And that’s where his ominous warning comes in. Non-government organizations (NGOs), such as the Environmental Working Group and Women’s Voices for the Earth, are like moths to flame whenever the term “-free” is used by cosmetic marketing departments.
“To NGOs, ‘-free’ means not safe; we are our own worst enemy,” he charged.
The parabens came under fire when Philippa Darby, published a poorly researched paper linking breast cancer to use of antiperspirants containing parabens.
"It was junk science; we never even used parabens in antiperspirants,” noted Steinberg. “Darby ultimately retracted her study, but very few people know that!”
Once parabens were in the crosshairs, other preservatives and other ingredient categories became fair game, recalled Steinberg. Parabens were followed by triclosan, quaternium-15, isothiazolinones, formaldehyde releasers, acids, glycols, phenoxyethanol, benzoic acid, sorbic acid and many preservatives.
“Methylchloroisothiazolinone and methylisothiazolinone have come under fire in recent years, even though Beiersdorf has been using Kathon CG in its Nivea formulas since the 1980s,” explained Steinberg. “It’s not the material, it’s how you formulate with it.”
Formulators must fight for their preservatives, because they won’t be getting new ones anytime soon, not when it takes years to research and costs millions of dollars to develop and millions of dollars to test a new preservative.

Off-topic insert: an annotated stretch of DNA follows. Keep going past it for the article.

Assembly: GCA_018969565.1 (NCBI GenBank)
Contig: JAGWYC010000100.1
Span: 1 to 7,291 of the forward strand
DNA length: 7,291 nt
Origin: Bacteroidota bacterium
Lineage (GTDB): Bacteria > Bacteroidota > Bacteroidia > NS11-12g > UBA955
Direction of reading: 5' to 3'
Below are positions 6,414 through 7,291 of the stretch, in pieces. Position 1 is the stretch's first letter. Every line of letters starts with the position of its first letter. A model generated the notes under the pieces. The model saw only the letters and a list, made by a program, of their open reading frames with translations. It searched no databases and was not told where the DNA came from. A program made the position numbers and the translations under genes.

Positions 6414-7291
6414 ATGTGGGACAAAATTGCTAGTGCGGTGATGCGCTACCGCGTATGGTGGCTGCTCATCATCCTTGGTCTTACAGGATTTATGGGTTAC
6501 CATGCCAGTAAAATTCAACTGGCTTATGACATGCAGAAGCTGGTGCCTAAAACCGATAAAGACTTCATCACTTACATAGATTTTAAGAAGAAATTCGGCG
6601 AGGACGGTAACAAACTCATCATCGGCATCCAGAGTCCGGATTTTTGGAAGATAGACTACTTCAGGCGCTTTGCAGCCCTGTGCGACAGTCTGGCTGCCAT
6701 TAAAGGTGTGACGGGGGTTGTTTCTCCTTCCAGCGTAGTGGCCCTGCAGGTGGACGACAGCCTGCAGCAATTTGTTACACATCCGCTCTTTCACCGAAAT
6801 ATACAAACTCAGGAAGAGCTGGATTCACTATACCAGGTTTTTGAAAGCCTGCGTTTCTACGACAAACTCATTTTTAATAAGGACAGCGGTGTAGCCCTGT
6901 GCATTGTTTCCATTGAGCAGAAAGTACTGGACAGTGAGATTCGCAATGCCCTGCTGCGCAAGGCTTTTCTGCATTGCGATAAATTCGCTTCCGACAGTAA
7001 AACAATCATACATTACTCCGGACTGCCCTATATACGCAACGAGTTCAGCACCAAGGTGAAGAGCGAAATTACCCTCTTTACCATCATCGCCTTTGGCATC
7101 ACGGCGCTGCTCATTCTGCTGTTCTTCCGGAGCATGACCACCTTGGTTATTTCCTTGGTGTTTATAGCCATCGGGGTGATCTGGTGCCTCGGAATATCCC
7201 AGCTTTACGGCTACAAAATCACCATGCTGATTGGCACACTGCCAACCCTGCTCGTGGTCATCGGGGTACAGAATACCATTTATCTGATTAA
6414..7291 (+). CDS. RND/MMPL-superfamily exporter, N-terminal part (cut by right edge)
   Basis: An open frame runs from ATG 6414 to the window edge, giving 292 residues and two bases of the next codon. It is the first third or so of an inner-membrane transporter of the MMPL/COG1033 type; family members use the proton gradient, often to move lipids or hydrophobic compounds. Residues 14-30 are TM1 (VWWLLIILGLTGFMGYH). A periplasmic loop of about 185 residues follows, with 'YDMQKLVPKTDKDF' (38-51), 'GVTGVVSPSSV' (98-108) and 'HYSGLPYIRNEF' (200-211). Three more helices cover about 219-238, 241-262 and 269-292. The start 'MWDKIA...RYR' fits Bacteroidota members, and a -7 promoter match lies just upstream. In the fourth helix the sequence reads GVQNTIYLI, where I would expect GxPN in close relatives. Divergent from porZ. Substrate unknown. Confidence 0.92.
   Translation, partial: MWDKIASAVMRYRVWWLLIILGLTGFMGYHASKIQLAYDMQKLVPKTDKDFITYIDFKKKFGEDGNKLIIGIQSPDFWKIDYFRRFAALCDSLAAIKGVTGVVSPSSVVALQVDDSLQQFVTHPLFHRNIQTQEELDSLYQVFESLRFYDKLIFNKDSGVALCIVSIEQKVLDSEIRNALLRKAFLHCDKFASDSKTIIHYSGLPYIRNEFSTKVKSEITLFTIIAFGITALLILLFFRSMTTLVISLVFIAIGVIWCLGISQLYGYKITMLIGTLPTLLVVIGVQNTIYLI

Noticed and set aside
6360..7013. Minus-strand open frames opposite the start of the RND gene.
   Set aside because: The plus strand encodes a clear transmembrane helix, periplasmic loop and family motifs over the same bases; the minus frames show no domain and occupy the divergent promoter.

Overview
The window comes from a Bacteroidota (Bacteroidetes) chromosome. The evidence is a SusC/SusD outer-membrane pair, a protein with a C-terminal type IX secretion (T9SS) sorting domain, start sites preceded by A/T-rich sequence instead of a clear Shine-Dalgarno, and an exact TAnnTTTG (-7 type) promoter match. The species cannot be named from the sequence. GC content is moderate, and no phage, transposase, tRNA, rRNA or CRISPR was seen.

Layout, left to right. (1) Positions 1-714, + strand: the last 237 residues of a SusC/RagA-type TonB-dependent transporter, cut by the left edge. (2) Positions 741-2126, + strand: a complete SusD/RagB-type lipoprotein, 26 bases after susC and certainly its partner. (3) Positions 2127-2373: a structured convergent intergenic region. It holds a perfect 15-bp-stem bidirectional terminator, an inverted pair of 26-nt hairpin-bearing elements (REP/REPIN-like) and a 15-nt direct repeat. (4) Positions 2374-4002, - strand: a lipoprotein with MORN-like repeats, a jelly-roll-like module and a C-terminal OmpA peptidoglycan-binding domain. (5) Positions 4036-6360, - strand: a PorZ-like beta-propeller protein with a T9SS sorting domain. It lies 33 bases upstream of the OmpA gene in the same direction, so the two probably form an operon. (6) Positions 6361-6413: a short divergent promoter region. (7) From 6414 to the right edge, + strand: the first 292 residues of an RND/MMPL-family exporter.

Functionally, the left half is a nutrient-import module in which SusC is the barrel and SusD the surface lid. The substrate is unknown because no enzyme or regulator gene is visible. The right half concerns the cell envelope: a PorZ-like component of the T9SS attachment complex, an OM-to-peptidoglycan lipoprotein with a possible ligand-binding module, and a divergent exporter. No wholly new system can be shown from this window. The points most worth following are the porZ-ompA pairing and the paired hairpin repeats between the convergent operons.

“Nobody will spend that kind of time and money,” he said.
Today, more marketers are seeking “natural” preservation systems; a search that is futile, insisted Steinberg, who pointed out that grapefruit seed extract and Japanese honeysuckle extract, on their own, are not preservation systems. The problem with natural materials is that formulators are never sure of what they are getting, as the efficacy level can fluctuate.
So what is a formulator to do if she uses a preservative that won’t work? Steinberg provided a list of solutions, albeit expensive ones:
• Manufacture under strictly enforced cGMPs;
• Establish and use HACCP to where contamination is taking place and eliminate it;
• Hire a good consultant (“This is a paid political announcement,” he joked.);
• Package products so that consumers cannot contaminate them;
• Insist your company stop using self-destructive “free-from” claims; and
• Do not purchase ingredients from suppliers who use negative sales tactics.
“If you are brave enough, tell marketing the cost of not using good, safe preservatives,” urged Steinberg. “And never ship anything with a positive plate count.”
An FDA Bombshell
Once marketing and R&D’s objectives align, they can turn their attention to the US Food and Drug Administration (FDA), which in February issued new guidelines for cosmetic site inspection. According to Steinberg, FDA is concerned that cosmetic products with label claims such as: “green,” “natural,” “no parabens” and “no preservatives” may not be safe without appropriate safety testing.